Elizabeth was deeply affected by Philip’s words in a way that can only happen when they come from someone whose opinion matters to us. And as the episode continued, the humanity Philip questioned asserted itself in ways that reminded us why Elizabeth has tried so hard to separate her emotions from her work. Humanity is a dangerous thing to act on in the world Philip, Elizabeth, and Stan inhabit. It makes you worse at your job, and being less than your best at the kinds of work they do can get these people killed.
Elizabeth’s first act of genuine humanity in this episode came in her mercy killing of Erica. She didn’t have to help her die, and she certainly didn’t have to kill her in a way that kept it from looking like her husband had anything to do with it. The second Glenn mentioned he wasn’t working the summit anymore, Elizabeth no longer had a professional purpose in that home. But she’d come to care for this artist and the man who loved her too much to watch her suffer. There’s a sad parallel between Glenn and Philip—both men tried to do what they thought was best to help their wives, but both men only ended up making their suffering worse. So Elizabeth freed Erica from her pain—a final act of mercy shared between two women who were both trapped in endless spirals of suffering.
That shared sense of suffering was reflected in every shot of Elizabeth looking at Erica’s art this season. The twisted reflections of women crying out in pain seemed to speak to Elizabeth’s humanity in a way that both unnerved her and fascinated her. So when she took the painting that I’ve always seen as a symbol of Elizabeth’s struggle with her own sense of impending death, it felt right. And watching her agonize over whether or not to burn that painting was one of the most powerful—and most human—moments the show has ever given us.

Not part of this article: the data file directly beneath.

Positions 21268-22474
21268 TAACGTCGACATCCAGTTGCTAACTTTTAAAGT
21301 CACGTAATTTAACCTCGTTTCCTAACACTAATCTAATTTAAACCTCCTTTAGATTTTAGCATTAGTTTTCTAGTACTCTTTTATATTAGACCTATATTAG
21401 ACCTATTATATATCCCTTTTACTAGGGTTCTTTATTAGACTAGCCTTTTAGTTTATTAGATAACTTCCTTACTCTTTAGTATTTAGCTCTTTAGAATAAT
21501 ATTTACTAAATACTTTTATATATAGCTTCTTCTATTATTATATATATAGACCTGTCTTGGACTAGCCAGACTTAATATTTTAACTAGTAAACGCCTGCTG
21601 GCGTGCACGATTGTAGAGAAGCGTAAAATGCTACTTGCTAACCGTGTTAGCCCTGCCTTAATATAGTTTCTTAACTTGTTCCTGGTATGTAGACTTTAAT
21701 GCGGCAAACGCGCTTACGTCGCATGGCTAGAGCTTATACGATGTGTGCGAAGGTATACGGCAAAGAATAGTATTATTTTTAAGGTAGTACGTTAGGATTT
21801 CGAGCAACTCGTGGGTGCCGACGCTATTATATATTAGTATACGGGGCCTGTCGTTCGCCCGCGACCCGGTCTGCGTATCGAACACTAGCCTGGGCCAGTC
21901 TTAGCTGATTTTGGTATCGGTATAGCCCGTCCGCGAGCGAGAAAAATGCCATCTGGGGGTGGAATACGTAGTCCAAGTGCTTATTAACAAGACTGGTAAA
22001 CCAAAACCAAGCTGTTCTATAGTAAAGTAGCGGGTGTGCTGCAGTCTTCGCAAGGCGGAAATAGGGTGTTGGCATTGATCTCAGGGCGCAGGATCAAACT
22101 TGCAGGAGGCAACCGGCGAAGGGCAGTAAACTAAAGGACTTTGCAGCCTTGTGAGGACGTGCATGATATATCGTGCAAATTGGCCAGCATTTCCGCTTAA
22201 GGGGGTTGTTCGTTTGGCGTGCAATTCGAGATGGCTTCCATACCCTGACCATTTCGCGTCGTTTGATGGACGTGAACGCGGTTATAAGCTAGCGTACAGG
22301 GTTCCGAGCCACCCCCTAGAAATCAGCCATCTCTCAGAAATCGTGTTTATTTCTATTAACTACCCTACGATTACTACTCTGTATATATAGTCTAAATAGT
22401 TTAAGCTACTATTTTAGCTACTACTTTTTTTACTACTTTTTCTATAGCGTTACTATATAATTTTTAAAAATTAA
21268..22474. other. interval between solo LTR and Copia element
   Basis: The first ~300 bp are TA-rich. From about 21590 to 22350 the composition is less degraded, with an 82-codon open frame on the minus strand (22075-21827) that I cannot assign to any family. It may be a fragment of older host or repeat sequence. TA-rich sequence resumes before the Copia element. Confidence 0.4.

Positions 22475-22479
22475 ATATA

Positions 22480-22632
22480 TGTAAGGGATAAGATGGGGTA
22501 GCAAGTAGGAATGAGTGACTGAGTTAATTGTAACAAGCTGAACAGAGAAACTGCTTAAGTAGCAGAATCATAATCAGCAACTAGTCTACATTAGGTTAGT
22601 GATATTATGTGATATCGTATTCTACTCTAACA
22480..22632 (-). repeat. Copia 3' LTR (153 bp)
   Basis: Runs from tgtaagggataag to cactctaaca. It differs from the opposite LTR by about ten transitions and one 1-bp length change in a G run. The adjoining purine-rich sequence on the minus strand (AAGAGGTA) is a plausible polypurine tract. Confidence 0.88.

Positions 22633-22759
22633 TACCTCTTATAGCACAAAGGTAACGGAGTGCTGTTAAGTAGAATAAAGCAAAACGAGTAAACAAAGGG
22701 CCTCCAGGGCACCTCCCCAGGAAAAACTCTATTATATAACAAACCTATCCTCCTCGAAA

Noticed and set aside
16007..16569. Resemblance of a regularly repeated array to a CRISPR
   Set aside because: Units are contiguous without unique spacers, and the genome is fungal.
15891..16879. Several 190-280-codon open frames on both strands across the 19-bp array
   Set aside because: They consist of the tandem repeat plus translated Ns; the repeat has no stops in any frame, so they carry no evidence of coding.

Standing in that garage, going back and forth between hiding the painting and destroying it, we saw Elizabeth at odds with her own humanity. Does she hold on to it despite the danger it could cause, or does she burn away all traces of it to keep herself and her country safe? In this moment, she chooses the path she’s always chosen—fire and fury for the cause. But it’s not the same. Her shaking hands and broken body language reveal that this act of destruction feels more difficult for her than many of the murders she’s committed for her cause. Something has changed in her, and it feels right that this is the last act of destruction we see her do for the cause. She can’t keep shutting down her instincts—her humanity—to be a good soldier. Like a phoenix, she rises from that fire a different person—a woman who can no longer be an agent of destruction.